The Defense Department inspector general said it will audit the security of the Army’s electronic health records and individually identifiable health information in August.
“Our objective is to determine whether the Army designed and implemented effective security protocols to protect electronic health records and individually identifiable health information from unauthorized access and disclosure,” wrote Carol Gorman, assistant inspector general for readiness and cyber operations, in a memo.
This would be the first in a series of audits of the military on the subject, Gorman wrote, adding that they would consider management’s suggestions for extra or revised objectives.
The audit will review U.S. Army Medical Command, the enhanced Multi-Service Market led by the Army in the Puget Sound Region, the Army medical center at Joint Base Lewis- McChord in Washington state, and one Army hospital and clinic each at Fort Carson, Colorado.
The IG may add locations during the audit, Gorman wrote.
The DOD has been migrating to a new $9 billion EHR system, and a June IG audit found that finishing that move by the end of the year might not be realistic.
[Read more: Audit: DOD e-health timeline ‘not realistic’]
The audit listed “ensuring the system is secure against cyber attacks” as one of the causes of a potential delay.
Several companies in the health care sector have experienced cyber attacks this year.
Banner Healthcare announced this week that its systems were attacked, and hackers may have gotten access to “patient information, health plan member and beneficiary information, as well as information about physician and health care providers.” The attackers also may have gained access to credit card information from some purchases at the network’s food and beverage locations.
The company said it is sending out letters to about 3.7 million people related to the attack.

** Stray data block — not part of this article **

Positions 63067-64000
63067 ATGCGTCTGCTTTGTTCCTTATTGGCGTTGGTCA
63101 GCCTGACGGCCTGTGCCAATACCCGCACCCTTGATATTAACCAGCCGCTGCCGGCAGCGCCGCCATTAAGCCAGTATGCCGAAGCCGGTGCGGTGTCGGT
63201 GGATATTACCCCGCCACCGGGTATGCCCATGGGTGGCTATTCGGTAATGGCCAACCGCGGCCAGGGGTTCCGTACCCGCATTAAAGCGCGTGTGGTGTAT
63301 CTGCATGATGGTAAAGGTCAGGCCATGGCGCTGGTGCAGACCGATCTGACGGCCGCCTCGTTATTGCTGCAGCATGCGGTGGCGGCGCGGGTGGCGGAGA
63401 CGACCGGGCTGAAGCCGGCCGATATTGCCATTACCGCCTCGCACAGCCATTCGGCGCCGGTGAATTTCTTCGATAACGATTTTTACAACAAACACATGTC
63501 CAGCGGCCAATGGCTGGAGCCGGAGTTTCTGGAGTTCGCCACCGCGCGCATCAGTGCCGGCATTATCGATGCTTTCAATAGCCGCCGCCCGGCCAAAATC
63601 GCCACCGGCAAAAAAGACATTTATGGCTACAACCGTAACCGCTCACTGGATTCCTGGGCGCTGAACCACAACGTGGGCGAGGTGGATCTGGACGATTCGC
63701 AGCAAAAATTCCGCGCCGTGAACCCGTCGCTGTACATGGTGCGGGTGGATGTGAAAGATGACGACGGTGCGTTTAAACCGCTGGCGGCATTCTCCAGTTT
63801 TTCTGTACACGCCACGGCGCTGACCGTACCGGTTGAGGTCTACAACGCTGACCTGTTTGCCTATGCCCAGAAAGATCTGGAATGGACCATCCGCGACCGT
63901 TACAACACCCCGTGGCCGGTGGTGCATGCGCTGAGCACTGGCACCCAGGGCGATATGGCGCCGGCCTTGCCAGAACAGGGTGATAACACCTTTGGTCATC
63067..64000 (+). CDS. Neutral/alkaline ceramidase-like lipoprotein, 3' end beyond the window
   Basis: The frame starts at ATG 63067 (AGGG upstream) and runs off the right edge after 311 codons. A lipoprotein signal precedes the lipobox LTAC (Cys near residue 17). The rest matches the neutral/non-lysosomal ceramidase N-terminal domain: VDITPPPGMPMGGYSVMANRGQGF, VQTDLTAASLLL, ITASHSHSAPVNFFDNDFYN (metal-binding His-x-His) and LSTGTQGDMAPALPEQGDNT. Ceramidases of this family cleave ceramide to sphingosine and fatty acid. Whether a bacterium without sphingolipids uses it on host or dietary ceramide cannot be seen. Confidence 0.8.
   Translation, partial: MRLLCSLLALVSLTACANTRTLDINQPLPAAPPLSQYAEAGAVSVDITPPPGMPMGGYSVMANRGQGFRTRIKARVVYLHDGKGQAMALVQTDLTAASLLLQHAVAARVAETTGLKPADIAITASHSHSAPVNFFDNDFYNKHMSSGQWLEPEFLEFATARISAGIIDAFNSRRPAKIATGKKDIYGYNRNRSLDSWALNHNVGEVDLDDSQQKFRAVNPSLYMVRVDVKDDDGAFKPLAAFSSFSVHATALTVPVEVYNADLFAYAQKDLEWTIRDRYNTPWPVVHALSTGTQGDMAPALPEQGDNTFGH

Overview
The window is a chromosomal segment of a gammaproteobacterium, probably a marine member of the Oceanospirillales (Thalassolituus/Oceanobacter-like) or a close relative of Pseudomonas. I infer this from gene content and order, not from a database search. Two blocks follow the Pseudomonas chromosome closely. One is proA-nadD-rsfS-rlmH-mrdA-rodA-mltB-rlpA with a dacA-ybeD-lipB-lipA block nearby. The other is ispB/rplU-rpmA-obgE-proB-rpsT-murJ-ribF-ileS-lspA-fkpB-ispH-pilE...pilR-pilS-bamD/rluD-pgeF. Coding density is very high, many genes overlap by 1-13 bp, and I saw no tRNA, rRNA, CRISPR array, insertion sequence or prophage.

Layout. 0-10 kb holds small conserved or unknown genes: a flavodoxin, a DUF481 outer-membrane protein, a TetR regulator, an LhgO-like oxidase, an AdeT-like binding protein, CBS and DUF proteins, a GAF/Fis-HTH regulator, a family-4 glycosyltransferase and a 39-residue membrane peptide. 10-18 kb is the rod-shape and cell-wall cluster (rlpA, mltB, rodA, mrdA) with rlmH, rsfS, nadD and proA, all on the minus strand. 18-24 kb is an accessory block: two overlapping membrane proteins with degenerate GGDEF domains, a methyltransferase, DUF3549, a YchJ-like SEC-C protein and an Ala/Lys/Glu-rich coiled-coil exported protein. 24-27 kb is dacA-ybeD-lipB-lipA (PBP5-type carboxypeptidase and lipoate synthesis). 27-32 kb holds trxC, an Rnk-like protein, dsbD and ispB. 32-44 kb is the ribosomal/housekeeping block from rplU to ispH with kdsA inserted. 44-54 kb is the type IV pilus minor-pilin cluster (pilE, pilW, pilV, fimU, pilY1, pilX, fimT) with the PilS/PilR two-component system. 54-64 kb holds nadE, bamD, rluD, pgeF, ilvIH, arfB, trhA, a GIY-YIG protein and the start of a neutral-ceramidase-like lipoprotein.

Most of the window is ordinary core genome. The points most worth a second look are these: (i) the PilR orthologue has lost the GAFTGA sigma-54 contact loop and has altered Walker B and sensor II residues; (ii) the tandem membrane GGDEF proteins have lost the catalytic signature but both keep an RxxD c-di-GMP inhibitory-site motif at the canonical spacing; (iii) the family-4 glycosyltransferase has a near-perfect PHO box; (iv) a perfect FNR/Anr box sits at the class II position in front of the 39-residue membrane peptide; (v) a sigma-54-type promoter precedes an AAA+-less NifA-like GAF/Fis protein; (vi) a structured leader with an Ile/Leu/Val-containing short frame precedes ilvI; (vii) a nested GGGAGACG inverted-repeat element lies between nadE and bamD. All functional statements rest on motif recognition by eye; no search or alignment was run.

This latest audit also comes as health data systems have increasingly been the target of ransomware attacks — where malware encrypts a hard drive or server and hackers demand money before handing over a decrypt key.
Ransomware attacks in the health care sector have been on the rise since a California hospital was hit with a ransomware attack, said Kevin Haley, the director of product management at Symantec Security Response, in a media roundtable in April.
FedScoop reported at the time that Symantec figures showed the rate of ransomware attacks quadrupled from 2015 in the first quarter.
[Read more: Ransomware attacks quadrupled in Q1 2016]
At least one federal agency has experienced a ransomware threat. Department of Veterans Affairs CIO Laverne Council said in June that the department had experienced and responded to a ransomware threat.
Council did not say at the time when or where in the VA’s networks the threat occurred.
[Read more: CIO: VA faced, quickly corrected ransomware threat]
In May, the Senate Judiciary Committee’s Subcommittee on Crime and Terrorism discussed ransomware in a hearing, and one of the speakers mentioned ransomware attacks on the health care sector.
“A trend emerged that has become quite common: hospitals across the United States and Europe have been locked out of their own data and forced to pay a ransom,” said Adam Meyers in prepared testimony at the time. Meyers leads the intelligence team at CrowdStrike, Inc., a commercial security technology company.
He added: “The adversaries behind these attacks and others who are looking to generate revenue have surely taken notice of these increasingly desperate stories, which in some cases even speculate that medical procedures could be delayed by these attacks.”